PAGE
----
“Do you make sandwiches?”
Shortly after I asked, I realized what a stupid question it was.
It was my first week in New York, and I was lured out of my efficiency hotel into a strip mall by a yarn shop. It was situated right next to a deli. I had never been into a real deli before, but at the supermarket, we used to buy fancy rolls and sliced cold-cuts. Then we would take them home and make poor-boys in the oven.
The guys in the deli made a big joke of it, and it was like they were handing out wings, and not the blue cheese and hot sauce variety either.
Once in my own apartment and in charge of my own food choices, I tried many recipes found in my first cookbook, “Recipes for a Small Planet”. My first experiment with soy grits tasted a bit like barfed-up dog food. I made a weekly batch of the granola, and then branched out to various muffin recipes. Upstate New York was dotted with farm stands on the honor system, so in the fall I picked up a bushel of apples and a huge bag of table squash. I joined the local food co-op which offered an additional discount in exchange for extra work hours. My main job was to pick up free-range eggs and fresh milk from local farmers and bring them to the co-op.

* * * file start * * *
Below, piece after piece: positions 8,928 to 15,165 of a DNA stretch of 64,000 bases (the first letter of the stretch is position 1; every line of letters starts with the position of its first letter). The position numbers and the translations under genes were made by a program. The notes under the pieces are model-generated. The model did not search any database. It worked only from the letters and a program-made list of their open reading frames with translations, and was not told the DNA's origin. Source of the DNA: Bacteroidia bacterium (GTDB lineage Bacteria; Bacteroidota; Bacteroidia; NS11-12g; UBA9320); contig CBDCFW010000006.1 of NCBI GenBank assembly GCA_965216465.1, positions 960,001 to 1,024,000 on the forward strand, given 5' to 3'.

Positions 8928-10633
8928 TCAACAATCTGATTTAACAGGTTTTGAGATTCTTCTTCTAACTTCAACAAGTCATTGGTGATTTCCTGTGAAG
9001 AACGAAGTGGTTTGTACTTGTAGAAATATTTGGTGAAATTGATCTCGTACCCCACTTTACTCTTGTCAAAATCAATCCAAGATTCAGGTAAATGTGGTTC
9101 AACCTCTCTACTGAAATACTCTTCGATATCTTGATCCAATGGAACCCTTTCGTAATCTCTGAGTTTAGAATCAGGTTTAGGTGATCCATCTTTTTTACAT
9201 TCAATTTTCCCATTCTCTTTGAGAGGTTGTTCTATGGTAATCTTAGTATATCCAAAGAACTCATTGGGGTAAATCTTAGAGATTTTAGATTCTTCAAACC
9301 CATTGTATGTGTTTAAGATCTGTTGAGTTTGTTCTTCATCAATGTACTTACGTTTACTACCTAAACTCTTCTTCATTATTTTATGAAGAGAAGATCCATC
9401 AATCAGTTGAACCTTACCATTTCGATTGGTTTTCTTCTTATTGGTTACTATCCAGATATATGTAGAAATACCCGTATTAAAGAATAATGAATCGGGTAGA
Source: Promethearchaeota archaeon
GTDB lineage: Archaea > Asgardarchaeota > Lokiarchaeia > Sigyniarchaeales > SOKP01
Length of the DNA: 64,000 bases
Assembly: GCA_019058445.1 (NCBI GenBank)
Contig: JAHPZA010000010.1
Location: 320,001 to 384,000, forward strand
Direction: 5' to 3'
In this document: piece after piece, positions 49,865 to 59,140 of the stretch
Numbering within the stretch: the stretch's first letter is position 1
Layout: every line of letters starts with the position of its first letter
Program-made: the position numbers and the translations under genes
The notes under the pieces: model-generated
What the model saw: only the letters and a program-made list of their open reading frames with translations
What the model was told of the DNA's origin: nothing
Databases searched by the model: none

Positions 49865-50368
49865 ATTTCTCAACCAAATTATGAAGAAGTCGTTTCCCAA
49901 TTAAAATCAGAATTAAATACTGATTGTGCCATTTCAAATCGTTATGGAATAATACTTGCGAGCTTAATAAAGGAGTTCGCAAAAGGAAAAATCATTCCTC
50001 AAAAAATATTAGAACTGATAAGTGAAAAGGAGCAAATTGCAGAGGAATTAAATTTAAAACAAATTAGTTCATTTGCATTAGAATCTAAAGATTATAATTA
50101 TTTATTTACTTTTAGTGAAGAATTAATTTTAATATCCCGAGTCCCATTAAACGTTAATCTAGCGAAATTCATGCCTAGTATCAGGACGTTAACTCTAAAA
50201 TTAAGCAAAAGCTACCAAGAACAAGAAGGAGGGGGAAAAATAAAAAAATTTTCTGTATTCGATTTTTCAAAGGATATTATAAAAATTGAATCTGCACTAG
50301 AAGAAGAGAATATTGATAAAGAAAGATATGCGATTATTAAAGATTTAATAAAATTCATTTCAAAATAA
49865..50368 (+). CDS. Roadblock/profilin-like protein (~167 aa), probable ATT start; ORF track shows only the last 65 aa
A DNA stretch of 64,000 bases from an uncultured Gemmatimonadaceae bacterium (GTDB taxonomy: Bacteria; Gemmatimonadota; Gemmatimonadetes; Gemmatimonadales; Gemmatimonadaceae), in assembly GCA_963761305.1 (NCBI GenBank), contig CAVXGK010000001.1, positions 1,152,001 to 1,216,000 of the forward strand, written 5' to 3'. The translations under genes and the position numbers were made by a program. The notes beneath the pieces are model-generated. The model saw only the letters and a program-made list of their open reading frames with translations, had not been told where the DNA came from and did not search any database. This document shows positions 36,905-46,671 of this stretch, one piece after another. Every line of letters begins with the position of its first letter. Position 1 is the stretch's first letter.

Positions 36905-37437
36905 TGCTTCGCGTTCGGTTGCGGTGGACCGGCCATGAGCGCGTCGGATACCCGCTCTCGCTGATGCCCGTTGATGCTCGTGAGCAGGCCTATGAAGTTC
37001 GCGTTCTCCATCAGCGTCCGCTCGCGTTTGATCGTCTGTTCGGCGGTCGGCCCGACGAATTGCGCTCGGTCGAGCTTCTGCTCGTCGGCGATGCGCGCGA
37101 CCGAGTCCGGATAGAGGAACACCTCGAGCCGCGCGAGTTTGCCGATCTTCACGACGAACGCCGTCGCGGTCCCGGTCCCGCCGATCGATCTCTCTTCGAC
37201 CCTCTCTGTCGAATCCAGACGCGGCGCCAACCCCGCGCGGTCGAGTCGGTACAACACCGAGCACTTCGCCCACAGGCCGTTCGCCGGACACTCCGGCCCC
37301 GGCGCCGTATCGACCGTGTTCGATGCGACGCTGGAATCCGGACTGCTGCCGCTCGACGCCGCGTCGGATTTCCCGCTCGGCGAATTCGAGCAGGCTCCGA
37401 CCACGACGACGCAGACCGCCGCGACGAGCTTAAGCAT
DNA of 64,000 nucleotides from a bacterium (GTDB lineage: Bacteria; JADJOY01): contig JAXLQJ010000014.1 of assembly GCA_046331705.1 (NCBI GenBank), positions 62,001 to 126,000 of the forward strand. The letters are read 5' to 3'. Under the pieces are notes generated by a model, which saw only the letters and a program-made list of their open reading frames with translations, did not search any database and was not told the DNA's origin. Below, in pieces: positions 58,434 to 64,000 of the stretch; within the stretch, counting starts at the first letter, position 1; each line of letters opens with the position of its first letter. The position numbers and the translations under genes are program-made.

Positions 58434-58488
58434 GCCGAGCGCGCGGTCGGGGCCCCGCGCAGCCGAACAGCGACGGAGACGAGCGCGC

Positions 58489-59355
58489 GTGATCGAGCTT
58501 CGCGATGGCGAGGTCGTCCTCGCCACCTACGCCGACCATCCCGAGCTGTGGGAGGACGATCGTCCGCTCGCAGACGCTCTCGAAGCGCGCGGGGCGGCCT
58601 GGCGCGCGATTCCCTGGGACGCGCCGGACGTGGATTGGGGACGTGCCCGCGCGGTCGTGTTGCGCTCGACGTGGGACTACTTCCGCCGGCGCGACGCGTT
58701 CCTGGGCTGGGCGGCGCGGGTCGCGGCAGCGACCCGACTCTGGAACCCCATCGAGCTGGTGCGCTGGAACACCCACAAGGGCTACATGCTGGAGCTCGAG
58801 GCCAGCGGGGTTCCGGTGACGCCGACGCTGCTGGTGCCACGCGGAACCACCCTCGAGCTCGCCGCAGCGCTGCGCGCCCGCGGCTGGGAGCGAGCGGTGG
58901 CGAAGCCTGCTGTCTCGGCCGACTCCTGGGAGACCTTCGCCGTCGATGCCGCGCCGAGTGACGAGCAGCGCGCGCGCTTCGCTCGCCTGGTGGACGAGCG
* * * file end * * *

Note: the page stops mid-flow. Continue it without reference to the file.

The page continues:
One of my favorite jobs was to restock the macrobiotic section. I had never heard of any of these strange foods before, but was intrigued by the large wooden vats of miso and the tofu blocks floating in large plastic buckets. We were the only place in town that carried tofu retail, and we did a pretty high volume on the Saturday mornings I worked there. The macrobiotic way became my new lifestyle, and was really my first formal introduction to eating local foods on purpose. In macrobiotics, it is always better to eat local, both in place (especially latitudinally) and in time. (Of course, it was also OK to eat any kind of food from Japan.) I really warmed up to the idea of eating locally and seasonally, with whole foods. The co-op made it easy for me. All the foods and produce selections were labeled with place of origin, and if they were grown organically or transitionally. I enjoyed making the new signs when we started carrying a new product or vegetable.
When I got to California, macrobiotics didn’t survive the move. Somehow it didn’t seem right to shun certain tropical foods that were growing like weeds in my backyard. What worked in the cold Northeast wasn’t working as well in our Mediterranean climate. I started eating tomatoes, peppers and the citrus fruits that my neighbors gave me. But I never did give up my love of seasonal eating or my favorite comfort food, miso soup.
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